In February, scientists published a critically important contribution to our understanding of the ancient Pueblo peoples of the American Southwest. A 14-member interdisciplinary team, including anthropologists, archaeologists, and geneticists, succeeded in extracting and sequencing DNA from the remains of numerous individuals who were apparently elite people at Chaco Canyon, the wondrous archaeological complex in northwest New Mexico. In its heyday, about A.D. 800 to A.D. 1150, Chaco was at the center of one of the richest and most sophisticated civilizations to grace North America before European colonists arrived in the 16th century. Its cultural influence spread throughout the Four Corners region of New Mexico, Arizona, Utah, and Colorado, and possibly as far south as Mexico.
Every year the Society for Linguistic Anthropology (SLA) confers an award for a distinguished undergraduate research paper. Selected winners will be awarded $500, a certificate of accomplishment, and a $300 travel grant to the AAA Annual Meeting in Washington DC, November 29 – Dec 3 2017. In addition, the winning essay will be considered for publication in our signature journal, Journal of Linguistic Anthropology.
What is the most iconic military vehicle ever created? For both visual and acoustic reasons, I’d suggest it’s the Huey helicopter of the Vietnam War era.
World War I gave us biplanes for the first time, World War II and the Korean War gave us the Jeep—now part of American pop and recreational culture—and the Iraq and Afghanistan wars gave us Predator drones. But nothing tops the Huey, if you ask me.
Visually, the helicopter looks vaguely like a dragonfly, a grasshopper, or some other large insect with big eyes. Painted black or dark green, it is frighteningly utilitarian, if not sinister.
The 5.5-foot-long tracks likely belonged to a long-necked, small-headed sauropod. They’re part of an unusually diverse array of dinosaur tracks imprinted into the rocks on Australia’s Dampier Peninsula.
USU anthropology museum event to highlight WWI centennial
The Herald Journal
One hundred years ago, soldiers training at Utah State Agricultural College would gather in the south wing of Old Main, then the college chapel. That wing, now the USU Museum of Anthropology, will unveil an exhibit Saturday commemorating more of Cache .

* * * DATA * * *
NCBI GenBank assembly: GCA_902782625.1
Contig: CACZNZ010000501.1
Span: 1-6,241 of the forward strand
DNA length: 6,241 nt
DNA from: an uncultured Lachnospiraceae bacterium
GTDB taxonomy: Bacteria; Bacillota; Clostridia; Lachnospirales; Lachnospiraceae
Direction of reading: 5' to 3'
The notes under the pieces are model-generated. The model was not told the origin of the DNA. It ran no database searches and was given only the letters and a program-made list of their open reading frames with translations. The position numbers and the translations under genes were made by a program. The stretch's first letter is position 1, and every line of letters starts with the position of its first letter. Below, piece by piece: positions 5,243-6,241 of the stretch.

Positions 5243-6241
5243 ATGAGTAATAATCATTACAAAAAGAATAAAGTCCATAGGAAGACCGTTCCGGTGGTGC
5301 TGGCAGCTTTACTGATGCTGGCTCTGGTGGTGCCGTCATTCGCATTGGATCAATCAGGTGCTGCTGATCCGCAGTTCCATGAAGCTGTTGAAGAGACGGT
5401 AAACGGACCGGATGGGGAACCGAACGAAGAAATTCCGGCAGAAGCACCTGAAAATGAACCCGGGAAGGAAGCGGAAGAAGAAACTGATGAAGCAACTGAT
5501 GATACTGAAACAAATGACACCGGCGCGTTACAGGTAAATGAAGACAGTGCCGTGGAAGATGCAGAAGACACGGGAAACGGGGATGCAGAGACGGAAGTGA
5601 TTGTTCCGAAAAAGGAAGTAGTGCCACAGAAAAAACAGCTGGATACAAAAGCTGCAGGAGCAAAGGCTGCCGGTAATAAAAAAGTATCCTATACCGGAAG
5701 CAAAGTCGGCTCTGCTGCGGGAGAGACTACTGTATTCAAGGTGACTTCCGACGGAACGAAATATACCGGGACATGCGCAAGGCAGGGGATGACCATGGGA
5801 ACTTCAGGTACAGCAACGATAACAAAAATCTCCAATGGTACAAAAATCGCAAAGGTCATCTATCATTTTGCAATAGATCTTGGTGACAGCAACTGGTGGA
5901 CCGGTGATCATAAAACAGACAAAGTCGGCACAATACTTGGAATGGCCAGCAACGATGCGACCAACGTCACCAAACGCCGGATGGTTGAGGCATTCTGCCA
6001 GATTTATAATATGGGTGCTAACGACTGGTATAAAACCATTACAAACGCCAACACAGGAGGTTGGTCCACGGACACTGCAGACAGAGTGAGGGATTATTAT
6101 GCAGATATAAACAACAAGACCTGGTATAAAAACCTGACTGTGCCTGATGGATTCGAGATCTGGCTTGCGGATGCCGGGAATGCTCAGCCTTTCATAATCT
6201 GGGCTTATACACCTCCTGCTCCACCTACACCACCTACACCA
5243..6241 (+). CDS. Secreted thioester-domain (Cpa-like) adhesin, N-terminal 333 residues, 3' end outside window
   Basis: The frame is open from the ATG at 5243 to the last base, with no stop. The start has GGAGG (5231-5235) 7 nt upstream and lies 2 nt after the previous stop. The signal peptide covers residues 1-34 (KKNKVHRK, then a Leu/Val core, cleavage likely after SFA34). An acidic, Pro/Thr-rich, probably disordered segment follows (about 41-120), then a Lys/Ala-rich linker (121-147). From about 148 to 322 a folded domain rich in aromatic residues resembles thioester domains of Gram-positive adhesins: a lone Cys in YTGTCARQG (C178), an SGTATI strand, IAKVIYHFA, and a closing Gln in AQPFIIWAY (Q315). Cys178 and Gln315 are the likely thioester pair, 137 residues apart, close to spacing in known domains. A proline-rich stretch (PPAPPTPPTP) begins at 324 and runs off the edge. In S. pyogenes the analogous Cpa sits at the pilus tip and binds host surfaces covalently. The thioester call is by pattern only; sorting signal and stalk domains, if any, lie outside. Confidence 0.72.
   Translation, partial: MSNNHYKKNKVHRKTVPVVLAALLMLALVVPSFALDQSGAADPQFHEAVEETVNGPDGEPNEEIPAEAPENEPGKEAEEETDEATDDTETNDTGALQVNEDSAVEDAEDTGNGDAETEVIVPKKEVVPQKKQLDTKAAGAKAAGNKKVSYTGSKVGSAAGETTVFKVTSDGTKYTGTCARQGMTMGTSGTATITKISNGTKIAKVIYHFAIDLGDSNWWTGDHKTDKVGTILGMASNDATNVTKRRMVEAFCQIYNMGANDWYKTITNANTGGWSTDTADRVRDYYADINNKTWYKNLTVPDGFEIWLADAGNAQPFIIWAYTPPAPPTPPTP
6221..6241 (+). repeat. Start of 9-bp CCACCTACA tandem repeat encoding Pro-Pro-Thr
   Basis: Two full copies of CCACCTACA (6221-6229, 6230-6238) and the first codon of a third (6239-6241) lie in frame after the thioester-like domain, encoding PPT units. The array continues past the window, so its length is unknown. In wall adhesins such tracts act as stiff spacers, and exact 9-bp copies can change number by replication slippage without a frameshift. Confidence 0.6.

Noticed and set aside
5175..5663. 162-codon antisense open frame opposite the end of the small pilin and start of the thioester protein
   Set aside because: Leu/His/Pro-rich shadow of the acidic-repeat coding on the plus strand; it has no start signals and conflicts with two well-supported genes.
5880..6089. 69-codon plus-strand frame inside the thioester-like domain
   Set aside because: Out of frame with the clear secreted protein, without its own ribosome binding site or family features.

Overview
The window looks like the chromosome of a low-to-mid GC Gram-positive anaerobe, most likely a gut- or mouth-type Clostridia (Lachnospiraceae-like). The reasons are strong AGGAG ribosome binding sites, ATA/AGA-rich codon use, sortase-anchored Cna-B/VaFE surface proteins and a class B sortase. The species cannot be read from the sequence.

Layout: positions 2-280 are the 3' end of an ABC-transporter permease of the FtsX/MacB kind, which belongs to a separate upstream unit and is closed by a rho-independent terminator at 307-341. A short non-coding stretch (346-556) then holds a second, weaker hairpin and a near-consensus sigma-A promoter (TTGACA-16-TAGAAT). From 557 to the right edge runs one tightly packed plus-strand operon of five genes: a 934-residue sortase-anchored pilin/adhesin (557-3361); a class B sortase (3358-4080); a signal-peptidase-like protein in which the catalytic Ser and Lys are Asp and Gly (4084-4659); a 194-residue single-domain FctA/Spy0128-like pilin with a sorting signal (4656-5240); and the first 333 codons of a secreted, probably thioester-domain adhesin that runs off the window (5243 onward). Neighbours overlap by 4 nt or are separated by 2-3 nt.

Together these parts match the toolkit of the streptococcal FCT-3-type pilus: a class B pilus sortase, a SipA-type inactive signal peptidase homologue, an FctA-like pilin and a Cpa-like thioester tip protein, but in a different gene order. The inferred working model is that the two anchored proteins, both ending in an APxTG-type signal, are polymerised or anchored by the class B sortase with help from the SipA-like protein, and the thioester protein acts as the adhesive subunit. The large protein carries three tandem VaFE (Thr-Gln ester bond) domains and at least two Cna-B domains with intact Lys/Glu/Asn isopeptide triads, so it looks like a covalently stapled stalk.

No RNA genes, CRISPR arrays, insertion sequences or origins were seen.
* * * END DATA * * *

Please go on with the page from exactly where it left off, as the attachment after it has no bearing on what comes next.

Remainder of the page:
The Anthropology of Astronautics
Executive Intelligence Review (EIR)
Astronautics, a publication of the American Rocket Society, originally published “The Anthropology of Astronautics” by Krafft A. Ehricke, in its November 1957 issue. Astronautics described Ehricke’s article as “A searching examination by one of the .
Appalachian’s Department of Anthropology to host panel on Middle East; two guest professors will be featured April 5
Appalachian State University
BOONE, N.C.—On April 5, the Department of Anthropology at Appalachian State University will host guest speakers Dr. Zainab Saleh and Dr. Ziad Abu-Rish for a panel discussion titled “Perspectives from the Middle East: Iraq and the Levant.”
Heather York: Forensic Anthropologist & Cultural AnthropologyFaculty
Southern New Hampshire University
Looking forward, she envisioned working for a nonprofit in a role that allowed her to use her anthropology background but “not in an explicitly academic way,” she said. York made her way to New York City, where she lived for a few years, but did no
New Lessons On Ancient Survival Methods
The caveman professor, Bill Schindler, is teaching millennials to drop the phone and thrive in the wild. He’s with us. Bill Schindler, an associate professor of anthropology at Washington College, instructs alumnus Mike Whisenant, class of 2016, in ..
Novelist Zora Neale Hurston was a cultural anthropologist first
Before novelist Zora Neale Hurston shook up the fiction-writing world with her 1937 classic “Their Eyes Were Watching God,” she was doing things her way in the field of anthropology. Hurston collected songs and folklore in Florida and Louisiana, where
This was meant to be a book review. Instead, it’s an essay about the power—and importance—of complaining.
The book under consideration here is Sarah Kendzior’s The View from Flyover Country, which was published in 2015. In case you don’t know, Kendzior is an anthropologist-turned-journalist whose academic work on authoritarianismturned out to be just slightly relevant to the recent turn of events here in the US (and elsewhere).
People ask me all the time what you can do with a degree in anthropology. Now, thanks to Kendzior, I can suggest that students study the intricacies of autocracies and use their analytical skills to warn fellow citizens of the impending erosion of constitutional democracies. Just for starters.